Tag Archives: MPA/MAIR

Mia Mazer Gains Significant Humanitarian Experience at InterAction

Mia Mazer is 2018 graduate of the Maxwell School, where she earned a joint MPA/MAIR degree. This past fall she interned at InterAction as part of the Maxwell-in-Washington fall program.

This fall I set out to Washington, D.C. to complete coursework through the Maxwell-in-Washington program and intern at InterAction, an alliance of over 190 NGOs working in the humanitarian and international development sectors. InterAction serves as a convener, thought leader, and voice in the community, representing and advocating for legislation, policies, and practices that impact its members’ work at the international, regional, and national levels. The organization’s mission is to be a leader in the global quest to eliminate extreme poverty and vulnerability, strengthen human rights and citizen participation, safeguard a sustainable planet, promote peace, and ensure dignity for all people.

I worked for the The Humanitarian Policy and Practice (HPP) Team which is dedicated to providing leadership and support for InterAction members that are active in humanitarian response and advocacy. Humanitarian organizations within the InterAction alliance provide services, materials and logistical aid to affected people in crises. InterAction supports the work of these members by providing a forum for consultation, coordination and advocacy on emergency response. Apart from providing immediate response to emergencies, many NGOs engage in activities to improve the overall response of the international humanitarian system. InterAction engages at various levels with United Nations agencies, various policy bodies of the Inter-Agency Standing Committee (IASC), the U.S. Government, NGO consortia and individual international NGOs on cross-cutting issues and country-specific situations. The HPP team’s work is organized across the following four work streams: humanitarian policy, humanitarian practice, protection (inclusive of results-based protection, gender-based violence, prevention of sexual exploitation and abuse, and NGO security), shelter and settlements.

As an HPP Intern, I gained invaluable experience while supporting the humanitarian policy, humanitarian practice, and protection work streams. I conducted research, drafted summary notes and reports, and attended and reported on Congressional briefings and hearings, working group meetings, and member events to inform InterAction’s humanitarian policy and advocacy work.

My work allowed me to gain a better understanding of the linkage between international policy and programming in the humanitarian field as well as core elements of the global humanitarian architecture. I also gained a tremendous amount of knowledge on various technical, thematic, and regional issues pertinent to the humanitarian field, including some of my own interests, such as the intersection of humanitarian assistance and gender issues.

This experience helped define my goal of pursuing a career in policy and advocacy in humanitarian assistance and/or international development. My work often informed my contributions to class discussions in both classes I took on global sustainability and public policy and African conflicts. Living and working in Washington D.C. allowed me to connect with numerous Maxwell School alumni and other professionals working in my fields of interest and begin to cultivate a meaningful network which will be there for me when I graduate.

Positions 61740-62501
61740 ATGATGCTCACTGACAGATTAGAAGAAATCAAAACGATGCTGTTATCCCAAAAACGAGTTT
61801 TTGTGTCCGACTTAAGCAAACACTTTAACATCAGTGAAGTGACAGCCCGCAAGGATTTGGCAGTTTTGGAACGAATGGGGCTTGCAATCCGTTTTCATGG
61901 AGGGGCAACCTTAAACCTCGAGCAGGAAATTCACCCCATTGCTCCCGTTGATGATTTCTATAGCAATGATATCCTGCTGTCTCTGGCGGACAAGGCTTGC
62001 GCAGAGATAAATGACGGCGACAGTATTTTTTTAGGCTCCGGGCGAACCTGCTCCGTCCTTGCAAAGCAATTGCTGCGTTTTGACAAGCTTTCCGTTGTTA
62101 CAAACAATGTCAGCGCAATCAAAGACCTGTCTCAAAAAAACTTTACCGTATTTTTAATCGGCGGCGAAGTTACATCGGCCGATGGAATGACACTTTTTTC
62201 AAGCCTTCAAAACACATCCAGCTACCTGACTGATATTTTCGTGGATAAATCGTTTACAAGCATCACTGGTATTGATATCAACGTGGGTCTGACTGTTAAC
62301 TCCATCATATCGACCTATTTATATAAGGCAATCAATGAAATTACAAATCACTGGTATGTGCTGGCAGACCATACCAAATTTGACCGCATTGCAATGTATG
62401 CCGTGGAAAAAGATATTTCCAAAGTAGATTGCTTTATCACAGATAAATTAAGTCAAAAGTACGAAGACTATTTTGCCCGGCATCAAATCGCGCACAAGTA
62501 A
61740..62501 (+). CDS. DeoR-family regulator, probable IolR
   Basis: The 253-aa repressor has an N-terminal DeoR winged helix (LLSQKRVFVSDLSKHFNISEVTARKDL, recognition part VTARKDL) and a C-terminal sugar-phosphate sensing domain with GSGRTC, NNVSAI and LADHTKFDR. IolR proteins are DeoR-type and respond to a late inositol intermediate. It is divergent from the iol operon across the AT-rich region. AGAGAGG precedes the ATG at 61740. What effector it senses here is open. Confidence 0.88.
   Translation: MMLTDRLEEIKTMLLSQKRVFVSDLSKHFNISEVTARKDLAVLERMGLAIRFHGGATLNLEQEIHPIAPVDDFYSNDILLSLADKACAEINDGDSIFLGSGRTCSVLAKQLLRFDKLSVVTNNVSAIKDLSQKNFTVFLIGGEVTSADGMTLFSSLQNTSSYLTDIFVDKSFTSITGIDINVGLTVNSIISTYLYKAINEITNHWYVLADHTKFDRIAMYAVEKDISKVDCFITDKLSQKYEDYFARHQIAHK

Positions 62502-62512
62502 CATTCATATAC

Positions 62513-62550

Maxwell-in-Washington Programs

MPA/MAIR Dual Degree Program at the Maxwell School

Ana Monzon Spends a Semester Abroad in the Paris Institute of Political Studies, Sciences Po

Ana Monzon graduated from the Maxwell School in August 2017 with a joint Master of Arts in International Relations – Master of Public Administration degree. She spent her last semester abroad, participating in the Sciences Po Global Program in the spring.

I began my final full semester as a grad student in NYC, just two weeks before departing for Paris. I took the course United Nations Managing for Change at the UN Headquarters. Thanks to Professor Catherine Bertini, my class was able to gain insight into the UN system from UN leaders, past and present. This was my second class with a role model for me in the field of global food security; I took Ms. Bertini’s Food Security class in Rome on my first semester at Maxwell.

Ana at the Sciences Po main campus.

Immediately after at Sciences Po, I studied with Olivier De Schutter, former UN Special Rapporteur to the Right to Food. On my Fulbright Fellowship in 2012, I had informed much of my research on the agricultural development in rural Brazil from De Schutter’s academic work. Being taught by him on a weekly basis in Paris was surreal; each and every class! For my final project I titled my reform’s proposal; A State-led Agri-food Development System Based on Savings-Based Women Associations and Agroecology. I could not believe I was writing a paper for THE expert on global hunger issues!  I still can’t.

Alongside former U.N. Special Rapporteur to the Right to Food, Olivier De Schutter.